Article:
It is not surprising that a recent national poll found that voters in the 18-to-24 age bracket are supporting Sen. Barack Obama by a nearly 2-to-1 margin. Republicans are probably not too concerned about that significant difference because the youth vote is always among the weakest in terms of actual turnout on Election Day.
That valid argument in the past has been that older voters in presidential elections are more conservative and follow through more reliably. In fact, statistics show that voters over age 65 turn out the most reliably.
This year may be different.
The bad news for the McCain-Palin ticket is that 79 percent of the 2,406 people polled in the survey said they were registered to vote and 63 percent said they would definitely vote either on November 4 or in early balloting.
The poll was conducted by the Institute of Politics at Harvard University. And before GOP partisans start clucking at a partisan venue, the survey is decidedly nonpartisan in the questions and in its sampling of voting-age college, noncollege, and working youth.
Further, the poll was conducted from September 12 through October 6, a critical time after the conventions and through three of the four presidential and vice presidential debates. It was taken at a time when many voters were really paying attention for the first time.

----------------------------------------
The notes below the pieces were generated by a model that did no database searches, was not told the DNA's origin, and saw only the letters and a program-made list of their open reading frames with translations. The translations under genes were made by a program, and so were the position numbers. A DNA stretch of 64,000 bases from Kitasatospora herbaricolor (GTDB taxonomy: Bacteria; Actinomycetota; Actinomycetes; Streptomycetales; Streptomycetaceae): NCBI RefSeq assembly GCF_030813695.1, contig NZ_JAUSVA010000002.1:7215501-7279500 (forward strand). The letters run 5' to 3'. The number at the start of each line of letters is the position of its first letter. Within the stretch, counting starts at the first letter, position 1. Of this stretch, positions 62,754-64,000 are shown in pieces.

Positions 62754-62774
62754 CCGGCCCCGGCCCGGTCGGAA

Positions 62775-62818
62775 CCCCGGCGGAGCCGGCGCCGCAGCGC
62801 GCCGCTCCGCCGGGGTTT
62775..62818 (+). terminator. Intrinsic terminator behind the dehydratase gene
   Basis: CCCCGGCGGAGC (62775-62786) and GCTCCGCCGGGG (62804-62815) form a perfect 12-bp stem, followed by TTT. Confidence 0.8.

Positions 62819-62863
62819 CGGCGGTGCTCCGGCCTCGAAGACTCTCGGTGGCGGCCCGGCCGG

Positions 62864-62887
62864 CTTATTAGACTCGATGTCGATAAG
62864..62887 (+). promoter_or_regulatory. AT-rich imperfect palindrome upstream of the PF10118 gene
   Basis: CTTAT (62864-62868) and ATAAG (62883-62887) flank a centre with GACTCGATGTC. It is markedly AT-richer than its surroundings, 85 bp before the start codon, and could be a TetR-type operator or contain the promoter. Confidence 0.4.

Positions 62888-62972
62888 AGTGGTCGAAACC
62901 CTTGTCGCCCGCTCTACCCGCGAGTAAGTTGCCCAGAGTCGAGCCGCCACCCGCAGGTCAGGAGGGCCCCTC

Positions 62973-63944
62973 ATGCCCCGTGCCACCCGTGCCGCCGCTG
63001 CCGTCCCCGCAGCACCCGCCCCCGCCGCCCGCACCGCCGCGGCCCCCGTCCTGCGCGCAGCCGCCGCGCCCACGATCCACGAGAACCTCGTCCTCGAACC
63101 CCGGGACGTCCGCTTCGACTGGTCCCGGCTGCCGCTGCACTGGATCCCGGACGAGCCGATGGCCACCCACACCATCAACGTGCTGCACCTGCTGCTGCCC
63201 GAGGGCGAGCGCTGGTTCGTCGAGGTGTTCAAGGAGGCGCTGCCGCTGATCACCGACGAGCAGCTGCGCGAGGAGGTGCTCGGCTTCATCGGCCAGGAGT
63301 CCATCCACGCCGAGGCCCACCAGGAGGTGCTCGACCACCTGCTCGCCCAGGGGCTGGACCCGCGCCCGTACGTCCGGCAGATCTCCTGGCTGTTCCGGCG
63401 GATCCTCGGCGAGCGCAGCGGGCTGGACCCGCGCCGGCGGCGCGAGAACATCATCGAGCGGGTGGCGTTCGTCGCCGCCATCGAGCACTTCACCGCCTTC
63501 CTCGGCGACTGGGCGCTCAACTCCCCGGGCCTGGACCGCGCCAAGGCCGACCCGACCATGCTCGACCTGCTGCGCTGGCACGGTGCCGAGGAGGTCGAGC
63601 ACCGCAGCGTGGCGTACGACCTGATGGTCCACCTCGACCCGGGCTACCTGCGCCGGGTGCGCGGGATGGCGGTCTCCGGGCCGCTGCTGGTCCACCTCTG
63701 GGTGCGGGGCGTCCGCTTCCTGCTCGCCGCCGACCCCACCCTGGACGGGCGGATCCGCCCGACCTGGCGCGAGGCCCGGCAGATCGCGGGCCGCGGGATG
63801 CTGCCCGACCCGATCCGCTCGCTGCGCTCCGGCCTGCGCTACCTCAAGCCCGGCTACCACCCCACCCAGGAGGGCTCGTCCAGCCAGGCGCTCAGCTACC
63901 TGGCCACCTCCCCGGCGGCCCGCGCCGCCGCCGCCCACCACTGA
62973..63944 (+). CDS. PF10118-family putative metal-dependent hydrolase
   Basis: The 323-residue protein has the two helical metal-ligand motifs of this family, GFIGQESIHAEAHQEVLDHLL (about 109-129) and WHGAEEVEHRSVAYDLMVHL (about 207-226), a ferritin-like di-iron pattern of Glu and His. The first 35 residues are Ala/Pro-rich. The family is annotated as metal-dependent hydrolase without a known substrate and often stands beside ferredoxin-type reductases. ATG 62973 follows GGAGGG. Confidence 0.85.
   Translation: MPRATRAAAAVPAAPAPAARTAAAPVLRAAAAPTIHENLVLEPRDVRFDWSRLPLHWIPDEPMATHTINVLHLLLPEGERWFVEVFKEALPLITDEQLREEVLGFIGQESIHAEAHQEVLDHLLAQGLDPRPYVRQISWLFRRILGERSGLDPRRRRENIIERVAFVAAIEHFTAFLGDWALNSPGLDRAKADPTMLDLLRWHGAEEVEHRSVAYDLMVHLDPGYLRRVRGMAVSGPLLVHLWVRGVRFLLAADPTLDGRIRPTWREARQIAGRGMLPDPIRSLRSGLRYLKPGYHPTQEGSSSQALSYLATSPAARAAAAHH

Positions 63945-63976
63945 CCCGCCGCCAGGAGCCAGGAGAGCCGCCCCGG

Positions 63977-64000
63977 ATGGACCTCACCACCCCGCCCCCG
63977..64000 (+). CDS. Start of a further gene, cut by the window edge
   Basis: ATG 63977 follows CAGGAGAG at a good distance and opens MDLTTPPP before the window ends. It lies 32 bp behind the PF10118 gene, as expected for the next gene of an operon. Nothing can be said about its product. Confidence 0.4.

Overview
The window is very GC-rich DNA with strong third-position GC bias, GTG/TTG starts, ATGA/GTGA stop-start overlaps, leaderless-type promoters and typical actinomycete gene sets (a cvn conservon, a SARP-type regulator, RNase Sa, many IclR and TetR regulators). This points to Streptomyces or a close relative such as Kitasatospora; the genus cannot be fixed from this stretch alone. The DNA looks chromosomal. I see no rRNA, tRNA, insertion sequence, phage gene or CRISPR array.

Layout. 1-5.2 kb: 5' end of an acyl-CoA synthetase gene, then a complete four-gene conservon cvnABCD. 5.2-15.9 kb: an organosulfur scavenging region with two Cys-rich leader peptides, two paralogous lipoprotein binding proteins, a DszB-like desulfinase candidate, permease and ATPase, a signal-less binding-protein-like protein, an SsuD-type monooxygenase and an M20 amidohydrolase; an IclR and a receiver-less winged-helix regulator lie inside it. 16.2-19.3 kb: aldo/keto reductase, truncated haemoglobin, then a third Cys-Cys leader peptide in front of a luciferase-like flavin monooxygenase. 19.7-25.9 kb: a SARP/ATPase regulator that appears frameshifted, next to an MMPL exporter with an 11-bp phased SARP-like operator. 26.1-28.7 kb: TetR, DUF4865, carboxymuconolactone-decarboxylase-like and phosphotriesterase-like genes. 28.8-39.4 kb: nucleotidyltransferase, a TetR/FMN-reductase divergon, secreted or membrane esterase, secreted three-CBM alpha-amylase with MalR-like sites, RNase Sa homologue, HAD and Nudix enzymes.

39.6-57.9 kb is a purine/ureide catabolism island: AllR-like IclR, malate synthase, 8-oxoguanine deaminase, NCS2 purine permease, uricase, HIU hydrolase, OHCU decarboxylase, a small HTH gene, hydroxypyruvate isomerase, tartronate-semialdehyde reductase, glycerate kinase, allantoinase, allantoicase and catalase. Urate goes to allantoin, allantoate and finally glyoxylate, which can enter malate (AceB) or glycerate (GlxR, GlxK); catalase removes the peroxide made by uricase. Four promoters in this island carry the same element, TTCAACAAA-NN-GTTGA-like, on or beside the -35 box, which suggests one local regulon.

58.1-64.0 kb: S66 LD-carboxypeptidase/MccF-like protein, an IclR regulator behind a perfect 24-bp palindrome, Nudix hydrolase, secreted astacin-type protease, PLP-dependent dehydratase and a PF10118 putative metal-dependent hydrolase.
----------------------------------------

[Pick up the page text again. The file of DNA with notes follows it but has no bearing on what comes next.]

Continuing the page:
Senator Obama was favored by 56 percent, with 30 percent for Sen. John McCain and 15 percent undecided. If that undecided factor splits even, Obama will still be preferred by comfortably over 60 percent. That could be critical for Obama in swing states with sizable numbers of the young, such as Ohio, Colorado, Wisconsin, Virginia, and even Florida.
The economy, again no surprise, is an overwhelming concern. Many of these young people are going to be in the job market or are already seeking jobs. They surely see a dismal outlook with job cuts in every business sector.
Meanwhile, the war in Iraq has fallen like a rock as a top concern—37 percent in a similar poll in the fall of 2007 to just 9 percent today.
Like many older voters, those in the 18-to-24 category were not impressed by McCain's choice of Gov. Sarah Palin of Alaska as his running mate. A substantial number—40 percent—said it would make them "less likely" to vote for the senator from Arizona.
The Palin factor has been a recurring problem for the Republicans in the past few weeks after an initial boomlet among the GOP base and the all-important independents.
It is true that the 18-to-24 bracket can be a big letdown for the Democrats. In 1972, Sen. George McGovern's aides counted heavily on a huge advantage there against President Nixon because of anger over the war in Vietnam. In that Nixon landslide, even the 18-to-24 group went to Nixon by a tiny margin.
Will this year be different? Judging by the enthusiasm of young volunteers and bolstered by polls such as this one, it seems entirely possible. Crowds at political rallies can be deceiving as a gauge of turnout, but the young have been there in big numbers for Obama.
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